Stranger Than Fiction (2006) (PG-13)
















Harold Crick lives a particularly boring life. He falls into a routine, doing the same thing every day—it's been this way for well over a decade. He will get up in the morning, brush his teeth a specific way, walk the same route every day, take the sam bus, do the same work, and go to bed at the same time...every day. Variety is not the spice of his life...it's pretty spice-less.
But, naturally, one day things are going to change.
Harold Crick will start to hear voices, but not just any voices (or voice as the case may demand), a voice that narrates his life. This voice tells him what he's doing and what he has done in the recent past...as he describes it "with better vocabulary".  Not immediately assuming that he's gone crazy, Harold starts yelling out to the voice, asking it why it is narrating his life.
After a grueling day of doing his business, he works for the IRS, he finds that it's impossible to accomplish anything without this voice narrating. So he goes about his day, but the voice commands his thoughts. When he meets a cute baker (played by Maggie Gyllenhaal), the voice forces his to size her up and think slightly dirty thoughts about her. Normally, he would be appalled by his lack of manners; but he's not himself these days.
Now we meet Karen Eiffel (Emma Thompson), an author struggling with writer's block. She thinks about how to kill people, that's her niche. She has run into a wall—she needs to kill Harold Crick.
Harold is a character that she has made up, created for a new book that she is struggling to end. She needs to kill Harold Crick, but she's unsure of how to do that. The publishing company has sent an assistant to help her out, a calm woman named Penny (Queen Latifah).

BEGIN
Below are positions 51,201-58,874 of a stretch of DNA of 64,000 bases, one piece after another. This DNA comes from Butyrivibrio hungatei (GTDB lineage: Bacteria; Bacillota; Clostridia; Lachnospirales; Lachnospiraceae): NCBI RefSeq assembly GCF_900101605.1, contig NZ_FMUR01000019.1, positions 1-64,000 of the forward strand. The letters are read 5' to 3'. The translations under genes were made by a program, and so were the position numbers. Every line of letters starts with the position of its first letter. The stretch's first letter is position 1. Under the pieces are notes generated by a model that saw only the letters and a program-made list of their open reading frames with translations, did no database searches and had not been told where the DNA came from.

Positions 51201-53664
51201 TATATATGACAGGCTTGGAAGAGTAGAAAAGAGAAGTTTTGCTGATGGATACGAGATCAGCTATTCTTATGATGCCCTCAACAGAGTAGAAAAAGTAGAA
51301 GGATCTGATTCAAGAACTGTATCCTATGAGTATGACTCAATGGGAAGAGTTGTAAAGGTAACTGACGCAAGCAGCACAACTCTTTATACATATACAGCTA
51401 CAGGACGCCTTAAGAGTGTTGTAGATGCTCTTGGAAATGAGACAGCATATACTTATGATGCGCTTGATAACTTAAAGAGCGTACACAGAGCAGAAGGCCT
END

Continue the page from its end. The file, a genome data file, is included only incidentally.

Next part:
Harold starts to figure out that he's being written about, so he goes to a therapist who claims that he has schizophrenia. She suggests that—if he thinks that he's in a book—he seek out a literary expert.
This advice takes him to Professor Hilbert (Dustin Hoffman).
"Stranger Than Fiction" works on a number of levels. It's a dark comedy, it's a romance, it's a thriller, and it's a drama. It doesn't try to define itself in a genre—it just is. There's a collectedness to the movie that makes it very refreshing to watch. The film isn't trying to prove anything—it has a story to tell, and it's going to tell that saga.
As leading men go, Will Ferrell is a hit or miss. Entrusted with this drama he gives a very solid performance as Harold Crick (it earned him a Golden Globe nomination). But the movie belongs to Emma Thompson as a tortured writer.
Ironically, the beginning of the film owes a lot to David Fincher's "Fight Club". It has a main character, essentially sleepwalking in routine from situation to situation. Then something upsets this routine and the chain of events follows.
Equally ironic is the director Marc Forster. This man started out with dramas like "Stranger Than Fiction" and "Finding Neverland"...even "Monster's Ball" (the film that would land Halle Berry her Oscar). Then he was credited for ruining the Bond franchise with "Quantum of Solace"—after that it was just a short leap to "Machine Gun Preacher" and later "World War Z".
Having not seen any of his recent films, I cannot say whether he should have stayed in dramas or not. All I know is that "Stranger Than Fiction" is comically dark and dreary look at the creative process. It features strong performances, good writing (albeit somewhat cliche), and a nice moral: live like there's no tomorrow.
It may not be the most drastically original thing you've ever seen; but it is innocent enough to be deeply enjoyable.







Score: 3 out of 4 stars

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